Environmental Geochemistry and Health

, Volume 41, Issue 5, pp 1987–2009 | Cite as

The geochemistry of geophagic material consumed in Onangama Village, Northern Namibia: a potential health hazard for pregnant women in the area

  • Selma N. Kambunga
  • Carla Candeias
  • Israel Hasheela
  • Hassina MouriEmail author
Original Paper


Ingestion of geophagic materials might affect human health and induce diseases by different ways. The purpose of this study is to determine the geochemical composition of geophagic material consumed especially by pregnant women in Onangama Village, Northern Namibia and to assess its possible health effects. X-ray fluorescence and inductively coupled plasma mass spectrometry were used in order to determine the major, and trace elements as well as anions concentrations of the consumed material. The geochemical analysis revealed high concentrations of aluminium (Al), calcium (Ca), iron (Fe), magnesium (Mg), manganese (Mn), potassium (K), sodium (Na), and silica (Si); and trace elements including arsenic (As), chromium (Cr), mercury (Hg), nickel (Ni) and vanadium (V) as well as sulphate (SO42−), nitrate (NO3), and nitrite (NO2) anions comparing to the recommended daily allowance for pregnant women. The pH for some of the studied samples is alkaline, which might increase the gastrointestinal tract pH (pH < 2) and cause a decrease in the bioavailability of elements. The calculated health risk index (HRI > 1) revealed that Al and Mn might be a potential risk for human consumption. Based on the results obtained from the geochemical analysis, the consumption of the studied material might present a potential health risk to pregnant women including concomitant detrimental maternal and foetal effects.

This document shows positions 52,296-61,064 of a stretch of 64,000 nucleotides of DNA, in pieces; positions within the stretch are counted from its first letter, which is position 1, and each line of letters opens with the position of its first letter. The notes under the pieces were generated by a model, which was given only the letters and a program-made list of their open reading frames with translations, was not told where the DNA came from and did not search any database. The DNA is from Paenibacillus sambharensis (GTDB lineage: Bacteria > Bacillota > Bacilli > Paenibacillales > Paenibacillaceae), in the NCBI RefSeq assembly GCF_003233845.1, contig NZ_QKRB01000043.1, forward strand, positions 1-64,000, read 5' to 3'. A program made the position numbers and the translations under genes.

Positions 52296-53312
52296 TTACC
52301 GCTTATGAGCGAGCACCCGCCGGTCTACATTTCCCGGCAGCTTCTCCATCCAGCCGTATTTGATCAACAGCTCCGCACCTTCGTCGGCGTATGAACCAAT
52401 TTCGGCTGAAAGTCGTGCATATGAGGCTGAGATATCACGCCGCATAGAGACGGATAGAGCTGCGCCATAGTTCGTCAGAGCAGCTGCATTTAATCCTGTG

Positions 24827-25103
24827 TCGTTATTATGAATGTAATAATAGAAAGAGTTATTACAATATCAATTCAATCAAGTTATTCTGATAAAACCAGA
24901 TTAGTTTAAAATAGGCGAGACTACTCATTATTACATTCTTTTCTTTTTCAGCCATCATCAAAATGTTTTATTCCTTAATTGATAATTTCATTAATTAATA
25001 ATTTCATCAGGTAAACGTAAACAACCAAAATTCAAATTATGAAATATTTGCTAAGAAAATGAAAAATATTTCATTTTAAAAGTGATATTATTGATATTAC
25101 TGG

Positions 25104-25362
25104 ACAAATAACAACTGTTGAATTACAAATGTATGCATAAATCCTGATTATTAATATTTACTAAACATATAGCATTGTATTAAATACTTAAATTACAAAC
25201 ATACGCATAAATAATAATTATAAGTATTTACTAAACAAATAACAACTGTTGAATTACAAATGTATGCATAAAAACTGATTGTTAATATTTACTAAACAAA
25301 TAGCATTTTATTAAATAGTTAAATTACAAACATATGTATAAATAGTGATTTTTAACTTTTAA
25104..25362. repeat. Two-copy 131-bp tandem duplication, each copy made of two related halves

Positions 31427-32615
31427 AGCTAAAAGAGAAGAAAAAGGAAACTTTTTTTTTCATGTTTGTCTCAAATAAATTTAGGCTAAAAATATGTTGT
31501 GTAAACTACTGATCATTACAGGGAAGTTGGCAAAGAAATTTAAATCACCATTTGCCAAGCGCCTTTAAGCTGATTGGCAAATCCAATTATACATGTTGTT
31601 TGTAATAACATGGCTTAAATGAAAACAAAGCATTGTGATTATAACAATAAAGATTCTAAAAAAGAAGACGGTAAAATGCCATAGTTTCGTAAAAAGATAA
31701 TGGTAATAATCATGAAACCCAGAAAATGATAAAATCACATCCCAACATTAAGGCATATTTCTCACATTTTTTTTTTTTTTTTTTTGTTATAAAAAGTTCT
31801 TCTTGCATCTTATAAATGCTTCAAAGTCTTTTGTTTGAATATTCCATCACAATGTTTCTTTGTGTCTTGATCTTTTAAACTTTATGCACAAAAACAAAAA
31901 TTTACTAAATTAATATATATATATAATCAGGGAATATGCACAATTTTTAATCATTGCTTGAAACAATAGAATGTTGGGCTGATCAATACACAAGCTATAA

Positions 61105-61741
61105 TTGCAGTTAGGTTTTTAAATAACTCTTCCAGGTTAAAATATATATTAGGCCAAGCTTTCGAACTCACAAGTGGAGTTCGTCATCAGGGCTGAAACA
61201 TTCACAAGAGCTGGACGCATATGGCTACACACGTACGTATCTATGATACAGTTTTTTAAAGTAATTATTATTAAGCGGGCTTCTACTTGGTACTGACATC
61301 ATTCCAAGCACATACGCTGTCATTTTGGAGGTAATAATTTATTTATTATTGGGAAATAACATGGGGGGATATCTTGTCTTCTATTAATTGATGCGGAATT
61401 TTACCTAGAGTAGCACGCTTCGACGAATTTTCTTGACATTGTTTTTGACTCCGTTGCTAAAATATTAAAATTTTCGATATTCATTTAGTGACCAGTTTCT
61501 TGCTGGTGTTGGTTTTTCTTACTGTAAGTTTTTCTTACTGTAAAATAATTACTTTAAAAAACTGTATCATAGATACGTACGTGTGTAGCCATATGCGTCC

Geophagy Geochemistry Termite mound soils Pregnant women 



The authors are grateful to the University of Johannesburg and the National Research Foundation (NRF, South Africa) Incentive Funding for Rated Researchers (Grant No. 91059) and Collaborative Postgraduate training programme (Grant No. 105295) for the financial support for this study. Carla Candeias is grateful to the Portuguese Institutions University of Aveiro, IU GeoBioTec (UID/GEO/04035/2013) and to FCT (SFRH/BPD/99636/2014) for the financial support of her work. Patrick Gevera and Olufunke Sanyaolu are thanked for their comments on the early draft of this manuscript. Anonymous reviewers and the Editor of the Journal are acknowledged for their valuable comments, which helped to improve the manuscript.


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Authors and Affiliations

  1. 1.Department of GeologyUniversity of JohannesburgJohannesburgSouth Africa
  2. 2.GeoBioTec, Geosciences DepartmentUniversity of AveiroAveiroPortugal
  3. 3.EpiUnit, Public Health InstituteUniversity of PortoPortoPortugal
  4. 4.Environmental and Engineering Geology DivisionGeological Survey of NamibiaWindhoekNamibia

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